I sensed what Stephen was facing almost from the beginning of our relationship, although not at the time of our first meeting. We met at a New Year’s party in 1963. Shortly afterwards, I saw friends for coffee and they were lamenting Stephen’s fate. He had been taken into hospital for some tests because he had been falling over and couldn’t tie his shoelaces. The results were that he had been diagnosed with a terrible disease that nobody knew anything about. That was really shocking to me; I was 18 and intimations of mortality were not part of my experience.
It took me a long time to reconcile myself to having a film made about my life with Stephen. Seeing the reality of our marriage transferred onto the big screen was most extraordinary. I wrote my memoir, Travelling to Infinity on which The Theory of Everything [in cinemas from today, 1st January] is based, because I felt that Stephen had become such a significant figure, a scientist of such international renown, that at some future date someone would be sure to attempt an inaccurate, sensationalised biography, possibly including me, possibly writing me out of the script.
The film was approached in the same light: I wanted to be sure of a truthful record and unburden myself of a host of important memories. I also particularly wanted to draw attention to the plight of the disabled and their families.
When I saw Felicity Jones playing me, a frisson ran down my spine. Felicity had come for dinner a couple of times and we had talked a lot. To my amazement, I found that she seemed to have stolen the essence of me, and reproduced my mannerisms and speech patterns; it was like having a twin or a double.
Eddie Redmayne’s representation of Stephen is truly extraordinary. [He and Jones have both been Golden Globe-nominated in the first awards of the season.] Even Stephen himself, when looking at photos, has difficulty in distinguishing which is Eddie Redmayne and which is his young self!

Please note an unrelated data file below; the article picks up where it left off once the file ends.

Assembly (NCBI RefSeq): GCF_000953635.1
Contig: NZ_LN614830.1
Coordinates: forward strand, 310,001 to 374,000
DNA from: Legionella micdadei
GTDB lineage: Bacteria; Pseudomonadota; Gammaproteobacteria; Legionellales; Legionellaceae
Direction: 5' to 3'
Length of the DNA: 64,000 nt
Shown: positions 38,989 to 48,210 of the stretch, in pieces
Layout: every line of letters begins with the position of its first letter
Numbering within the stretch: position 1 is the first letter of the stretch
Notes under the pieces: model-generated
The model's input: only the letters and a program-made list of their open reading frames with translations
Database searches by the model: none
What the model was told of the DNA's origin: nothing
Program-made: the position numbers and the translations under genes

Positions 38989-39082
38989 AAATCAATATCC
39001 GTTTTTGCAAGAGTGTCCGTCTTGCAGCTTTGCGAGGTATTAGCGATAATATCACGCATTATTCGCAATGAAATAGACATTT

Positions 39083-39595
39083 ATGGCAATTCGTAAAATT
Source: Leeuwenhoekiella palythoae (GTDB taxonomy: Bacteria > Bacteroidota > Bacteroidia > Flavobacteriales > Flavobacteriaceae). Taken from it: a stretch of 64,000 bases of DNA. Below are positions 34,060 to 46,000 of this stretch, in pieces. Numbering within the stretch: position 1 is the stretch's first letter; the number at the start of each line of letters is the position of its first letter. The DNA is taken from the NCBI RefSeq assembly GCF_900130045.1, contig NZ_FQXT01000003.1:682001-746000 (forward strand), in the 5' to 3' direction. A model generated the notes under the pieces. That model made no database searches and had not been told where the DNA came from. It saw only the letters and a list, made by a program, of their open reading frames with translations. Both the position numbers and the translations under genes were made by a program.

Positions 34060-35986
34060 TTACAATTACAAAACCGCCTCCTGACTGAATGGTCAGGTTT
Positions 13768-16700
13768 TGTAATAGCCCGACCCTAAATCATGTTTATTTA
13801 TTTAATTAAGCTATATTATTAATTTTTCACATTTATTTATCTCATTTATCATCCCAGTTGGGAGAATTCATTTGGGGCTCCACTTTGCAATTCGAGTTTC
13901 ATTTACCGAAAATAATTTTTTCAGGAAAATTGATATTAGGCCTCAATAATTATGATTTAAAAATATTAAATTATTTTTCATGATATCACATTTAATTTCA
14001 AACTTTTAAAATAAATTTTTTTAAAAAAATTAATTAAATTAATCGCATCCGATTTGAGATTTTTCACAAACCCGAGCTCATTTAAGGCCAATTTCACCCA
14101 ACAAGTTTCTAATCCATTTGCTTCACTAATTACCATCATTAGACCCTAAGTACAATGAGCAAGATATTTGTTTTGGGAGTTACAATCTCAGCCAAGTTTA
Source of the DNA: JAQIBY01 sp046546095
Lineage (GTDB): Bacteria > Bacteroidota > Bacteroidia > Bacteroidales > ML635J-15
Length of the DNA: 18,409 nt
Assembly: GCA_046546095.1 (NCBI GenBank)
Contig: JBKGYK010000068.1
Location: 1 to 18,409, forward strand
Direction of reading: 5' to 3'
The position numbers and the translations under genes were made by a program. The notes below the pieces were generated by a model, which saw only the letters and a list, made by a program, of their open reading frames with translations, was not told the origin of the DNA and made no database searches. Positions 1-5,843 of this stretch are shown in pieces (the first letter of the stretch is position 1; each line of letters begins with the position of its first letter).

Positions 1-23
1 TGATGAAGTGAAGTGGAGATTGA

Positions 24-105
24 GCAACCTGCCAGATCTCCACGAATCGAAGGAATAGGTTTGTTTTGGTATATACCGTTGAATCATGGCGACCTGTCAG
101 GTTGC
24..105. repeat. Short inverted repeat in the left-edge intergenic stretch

Following that first encounter, Stephen and I came across each other again, quite by chance, on a station platform. He invited me to the opera and the theatre, and to a May ball in Cambridge. I was in my first year, studying modern languages at Westfield College in London, and I struck a bargain with my dad that I would finish my degree if he would allow me to marry Stephen at the end of my second year. There was a natural pressure to marry because we didn’t know how long Stephen was going to live.
Fortunately, Stephen’s is an atypical form of motor neurone disease and of course he has been lucky to have the best treatment available, but the normal course of the disease is to attack and kill its victim in a very short space of time.
I did finish my degree – I didn’t get the first class degree that was expected of anyone with the Hawking name, but I did do well enough to go on to do a PhD in medieval Spanish poetry. I decided I had to do this, because without some kind of academic identity in Cambridge in those days, a mere wife and mother was a nobody. Also, we were at that stage quite poor and we had three young children: Robert, Lucy and Tim. I never knew what the future would bring and it was possible that one day I might have to support the family.
Mostly, we were happy but there were times when it became all too much and I didn’t see how we could continue. The hardest thing was that in my exhaustion, I grew to depend on Robert, when he was only about ten years old. Our gorgeous child, who was so willing to help, was having to do things for his father that children really shouldn’t have to do. Stephen didn’t want to admit that we needed “outside” help, because every stage of deterioration– walking with a stick, having to be fed, having to resort to a wheelchair – hit him very hard.